Gary Genard's

Speak for Success!

"Be a voice not an echo." - Albert Einstein

How to Speak So People Really Listen to You

How to Speak So People Really Listen to You

Are you using your most important tool to persuade audiences in a speech? Here's how to speak so people really listen to you.

Did you know that actors can really move people emotionally? Of course you did.

But did you ever wonder how they do it? The answer to that question is: by using all of the skills that go into understanding and playing a human being on stage. 

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Without a doubt, one of the actor's most powerful tools to accomplish this is to make their voice come to life. It's actually amazing how much difference—and more important, meaning—can be added to a word or phrase through vocal expressiveness. 

How to Put Life In Your Voice As a Public Speaker

Put Life In Your Voice As a Public Speaker

I was reminded of this recently by a workshop I conducted (prior to the coronavirus emergency) for a group of physicians. These doctors had been chosen by their organization for their leadership potential. Since they are speaking more and more to stakeholders, they need to learn the rules of effective public speaking.  

It was a lively and interesting full-day workshop—including frequent participation and what I call instructor- and peer feedback. I'm probably not unique among actors who provide public speaking training in frequently demonstrating what I'm talking about in terms of theater-based techniques for business speaking. In fact, as I often admit to clients, I can't help myself!

As is often the case with professionals who haven't received training in speech performance, a speaker at the workshop would sometimes say something important that didn't sound that way. When this happens in a workshop, I'm apt to comment: "If you said it something like this, I think the audience would understand what you mean." And then I say it that way. When I do this, I can see people's eyes widen or some enthusiastic nodding going on. It's just an actor's way of using a well-honed tool to demonstrate the importance of performance—in this case, vocal performance. I'll see these reactions and say to myself, "Ah, it's the vocal delivery that makes that idea come alive for them."

Of course it is!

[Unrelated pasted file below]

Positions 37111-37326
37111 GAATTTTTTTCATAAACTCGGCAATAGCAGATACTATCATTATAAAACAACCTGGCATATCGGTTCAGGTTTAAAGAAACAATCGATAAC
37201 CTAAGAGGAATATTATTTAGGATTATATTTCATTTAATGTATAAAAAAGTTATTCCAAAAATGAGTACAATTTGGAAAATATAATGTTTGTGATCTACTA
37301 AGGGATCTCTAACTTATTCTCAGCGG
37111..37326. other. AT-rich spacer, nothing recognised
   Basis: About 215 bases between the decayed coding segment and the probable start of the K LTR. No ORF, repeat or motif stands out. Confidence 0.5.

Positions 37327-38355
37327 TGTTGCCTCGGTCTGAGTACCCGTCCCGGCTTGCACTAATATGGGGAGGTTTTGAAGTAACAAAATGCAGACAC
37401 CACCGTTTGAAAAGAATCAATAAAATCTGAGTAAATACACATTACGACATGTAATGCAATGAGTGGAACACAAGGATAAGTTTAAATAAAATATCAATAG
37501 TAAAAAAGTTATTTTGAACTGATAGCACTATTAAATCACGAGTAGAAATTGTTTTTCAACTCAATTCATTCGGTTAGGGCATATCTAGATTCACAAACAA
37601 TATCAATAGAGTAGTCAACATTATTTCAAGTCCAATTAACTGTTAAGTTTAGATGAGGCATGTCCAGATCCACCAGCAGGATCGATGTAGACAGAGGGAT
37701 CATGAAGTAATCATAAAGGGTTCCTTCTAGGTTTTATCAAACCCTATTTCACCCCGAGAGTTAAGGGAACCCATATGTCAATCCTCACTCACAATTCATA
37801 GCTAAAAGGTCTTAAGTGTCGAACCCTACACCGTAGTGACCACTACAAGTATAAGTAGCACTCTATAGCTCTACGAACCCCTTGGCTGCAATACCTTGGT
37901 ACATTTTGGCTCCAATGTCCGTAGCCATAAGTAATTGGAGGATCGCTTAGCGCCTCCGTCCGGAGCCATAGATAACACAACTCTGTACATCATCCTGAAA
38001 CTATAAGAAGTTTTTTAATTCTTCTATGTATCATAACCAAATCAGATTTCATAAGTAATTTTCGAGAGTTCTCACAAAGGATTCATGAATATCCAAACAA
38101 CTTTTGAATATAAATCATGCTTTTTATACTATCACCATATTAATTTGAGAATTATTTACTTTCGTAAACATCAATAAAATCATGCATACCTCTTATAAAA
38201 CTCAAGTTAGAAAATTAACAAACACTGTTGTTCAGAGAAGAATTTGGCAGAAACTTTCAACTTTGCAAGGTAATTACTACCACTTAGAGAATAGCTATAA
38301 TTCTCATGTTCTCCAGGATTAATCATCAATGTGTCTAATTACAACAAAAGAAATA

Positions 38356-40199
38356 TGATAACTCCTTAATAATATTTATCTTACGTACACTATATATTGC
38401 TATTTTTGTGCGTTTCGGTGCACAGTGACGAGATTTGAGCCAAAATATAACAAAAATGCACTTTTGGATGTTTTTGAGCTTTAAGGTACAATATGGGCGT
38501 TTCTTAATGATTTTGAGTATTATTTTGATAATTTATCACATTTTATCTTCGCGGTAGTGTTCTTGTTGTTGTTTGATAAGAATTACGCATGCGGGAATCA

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The reason you talk to groups of listeners—whether it's a sales pitch, presentation, team meeting, keynote, TED Talk, or motivational speaking—is to share how you feel about what you're saying. The value of doing that goes far beyond what information can accomplish on its own. If you want people to really listen to you, then, you have to sound like you mean it. In other words, you have to make your voice come alive. Too many speakers don't. But it just makes sense: to persuade listeners of the importance of what you're saying, give your voice life

Speech expert Dr. Gary Genard's advice on how to improve your voice.

What You Say vs. What You Really Mean

You do that by employing the best tools to improve your voice for public speaking. Mostly, you need to inflect your voice on important words and phrases, and use pauses to make your points sink in and to separate segments of your talk.

One of the best ways to gain a more lively voice is to "train your ear" to hear yourself at your most vocally expressive. When it that? — It's when you're with friends or colleagues, speaking naturally, and when you're not self-conscious. That's the engaging (perhaps even exciting) voice that lets you know how to become a better business speaker.

And one other thing: you'll benefit from thinking like an actor, who is always performing not only the lines, but what's underneath them. That is, the "life lived" that's driving the character in addition to the small sliver of that life in the script. In other words, don't just deliver information, and don't speak in a monotone. Say what you really mean by making it sound that way.

That advice is equally helpful if you're playing King Lear or delivering your update to senior management. Why else would people truly listen to you and act upon what you say?

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Dr. Gary Genard's classic public speaking handbook for effective presentations, How to Give a Speech.

Gary Genard is an actor, author, and expert in theater-based public speaking training. His company, Boston-based The Genard Method uses performance techniques, through in-person and online training, to help executives and leadership teams embody presence and confidence to achieve true influence. In 2020 for the seventh consecutive year, Gary has been ranked by Global Gurus as one of The World's Top 30 Communication Professionals. He is the author of How to Give a Speech. His second book, Fearless Speakingwas recently named as "One of the 100 Best Confidence Books of All Time." Contact Gary here


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